Excerpt from Rural Pennsylvania: In the Vicinity of Philadelphia The son of President Day. Of Yale College. Writes: There are many important. But isolated facts. And a hundred little episodes and anecdotes. Of thrilling interest to the inhabitants of the region where they occurred, which History, in her stately march. Cannot step aside to notice. Short biographical sketches of men distinguished in their own community, but not much known beyond, seldom find an appropriate place in a history of the ordinary form: and yet it is important that they should be preserved. About the Publisher Forgotten Books publishes hundreds of thousands of rare and classic books. Find more at www.forgottenbooks.com This book is a reproduction of an important historical work. Forgotten Books uses state-of-the-art technology to digitally reconstruct the work, preserving the original format whilst repairing imperfections present in the aged copy. In rare cases, an imperfection in the original, such as a blemish or missing page, may be replicated in our edition. We do, however, repair the vast majority of imperfections successfully; any imperfections that remain are intentionally left to preserve the state of such historical works.
This comprehensive study of rural development in Guatemala first examines the nature of rural society in the late colonial period and early decades of independence, and then details the massive and enduring changes caused by the spread of large-scale coffee production after the mid-nineteenth century. In the process, it also contributes to a number of important debates in Latin American studies and the theoretical literature of development: the structure of land tenure, the effects of the shift to export agriculure, the exploitation of indigenous populations, the forms of peasant resistance, and the role of state institutions in the politics of development. The book is in two parts. Part I describes rural life and economy in Guatemala through the cochineal boom of the 1850's. Part II shows how coffee dramatically changed the economy of Guatemala.
Rural people and communities continue to play important social, economic and environmental roles at a time in which societies are rapidly urbanizing, and the identities of local places are increasingly subsumed by flows of people, information and economic activity across global spaces. However, while the organization of rural life has been fundamentally transformed by institutional and social changes that have occurred since the mid-twentieth century, rural people and communities have proved resilient in the face of these transformations. This book examines the causes and consequences of major social and economic changes affecting rural communities and populations during the first decades of the twenty-first century, and explores policies developed to ameliorate problems or enhance opportunities. Primarily focused on the U.S. context, while also providing international comparative discussion, the book is organized into five sections each of which explores both socio-demographic and political economic aspects of rural transformation. It features an accessible and up-to-date blend of theory and empirical analysis, with each chapter's discussion grounded in real-life situations through the use of empirical case-study materials. Rural People and Communities in the 21st Century is intended for advanced undergraduate and graduate courses in rural sociology, community sociology, rural and/or population geography, community development, and population studies--From publisher description.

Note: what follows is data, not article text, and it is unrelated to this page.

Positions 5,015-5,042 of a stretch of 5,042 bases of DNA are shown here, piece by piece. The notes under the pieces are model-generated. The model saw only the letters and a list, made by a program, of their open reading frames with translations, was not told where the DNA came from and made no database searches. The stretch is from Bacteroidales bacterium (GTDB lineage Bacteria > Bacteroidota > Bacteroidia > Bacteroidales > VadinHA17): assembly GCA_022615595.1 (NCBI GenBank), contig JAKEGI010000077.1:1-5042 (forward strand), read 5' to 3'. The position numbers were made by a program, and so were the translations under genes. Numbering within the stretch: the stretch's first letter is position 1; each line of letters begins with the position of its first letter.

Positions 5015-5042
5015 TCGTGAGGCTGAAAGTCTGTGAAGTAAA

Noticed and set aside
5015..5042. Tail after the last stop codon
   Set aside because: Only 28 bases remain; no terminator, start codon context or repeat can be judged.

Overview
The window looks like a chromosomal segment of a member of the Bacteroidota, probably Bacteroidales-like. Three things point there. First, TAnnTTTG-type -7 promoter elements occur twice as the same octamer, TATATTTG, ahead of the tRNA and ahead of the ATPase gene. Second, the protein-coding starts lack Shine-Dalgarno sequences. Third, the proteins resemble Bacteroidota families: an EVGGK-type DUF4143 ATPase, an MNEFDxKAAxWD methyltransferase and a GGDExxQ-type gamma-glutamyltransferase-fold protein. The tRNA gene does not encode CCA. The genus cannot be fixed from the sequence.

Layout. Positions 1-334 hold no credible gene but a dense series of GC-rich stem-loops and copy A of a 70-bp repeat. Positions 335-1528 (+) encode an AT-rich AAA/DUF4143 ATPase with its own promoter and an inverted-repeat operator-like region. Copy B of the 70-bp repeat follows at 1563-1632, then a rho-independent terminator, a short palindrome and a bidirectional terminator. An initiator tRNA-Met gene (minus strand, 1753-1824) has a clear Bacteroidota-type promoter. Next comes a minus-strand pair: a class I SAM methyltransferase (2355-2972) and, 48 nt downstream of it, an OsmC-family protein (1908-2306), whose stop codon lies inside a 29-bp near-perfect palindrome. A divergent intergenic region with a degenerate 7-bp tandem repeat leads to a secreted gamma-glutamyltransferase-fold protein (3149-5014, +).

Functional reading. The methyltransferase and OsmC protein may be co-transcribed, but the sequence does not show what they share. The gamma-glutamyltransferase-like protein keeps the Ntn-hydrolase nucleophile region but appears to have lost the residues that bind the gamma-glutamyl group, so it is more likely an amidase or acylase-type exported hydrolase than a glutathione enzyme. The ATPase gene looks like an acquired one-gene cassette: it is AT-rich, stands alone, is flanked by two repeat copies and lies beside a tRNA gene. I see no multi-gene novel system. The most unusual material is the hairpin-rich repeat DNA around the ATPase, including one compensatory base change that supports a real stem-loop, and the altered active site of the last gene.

The Book Has Been Written To Serve As A Textbook For Students Of M.A. Sociology In Various Universities In The Paper On Rural Sociology.While The Matter For The Book Has Been Gathered From Standard Books, Journals And Newspapers, Data Have Been Selected From Government Publication India And Other Such Sources. The Matter Has Been Presented In An Analytical Style Using Central, Side And Running Headings To Make The Subject Easy To Understand And Remember. The Language Used Is Easy And Free From Technical Jargon. In Matters Of Discussion, Integral And Holistic Approach Has Been Adopted To Give A Balanced View. Selected Questions Drawn From University Papers Have Been Given At The End Of Each Chapter To Enable The Students To Prepare For Examination. Thus, An Attempt Has Been Made To Make This Work An Ideal Textbook On The Subject.It Is Hoped That The Book Would Also Be Of Great Help To Trainees, Agriculturists And Social Workers.
Lush and green, the beauty of Ireland's landscape is legendary. "The Atlas of the Irish Rural Landscape" has harnessed the expertise of dozens of specialists to produce an exciting and pioneering study which aims to increase understanding and appreciation for the landscape as an important element of Irish national heritage, and to provide a much needed basis for an understanding of landscape conservation and planning. Essentially cartographic in approach, the Atlas is supplemented by diagrams, photographs, paintings, and explanatory text. Regional case studies, covering the whole of Ireland from north to south, are included, along with historical background. The impact of human civilization upon Ireland's geography and environment is well documented, and the contributors to the Atlas deal with contemporary changes in the landscape resulting from developments in Irish agriculture, forestry, bog exploitation, tourism, housing, urban expansion, and other forces. "The Atlas of the Rural Irish Landscape" is a book which aims to educate and inform the general reader and student about the relationship between human activity and the landscape. It is a richly illustrated, beautifully written, and immensely authoritative work that will be the guide to Ireland's geography for many years to come.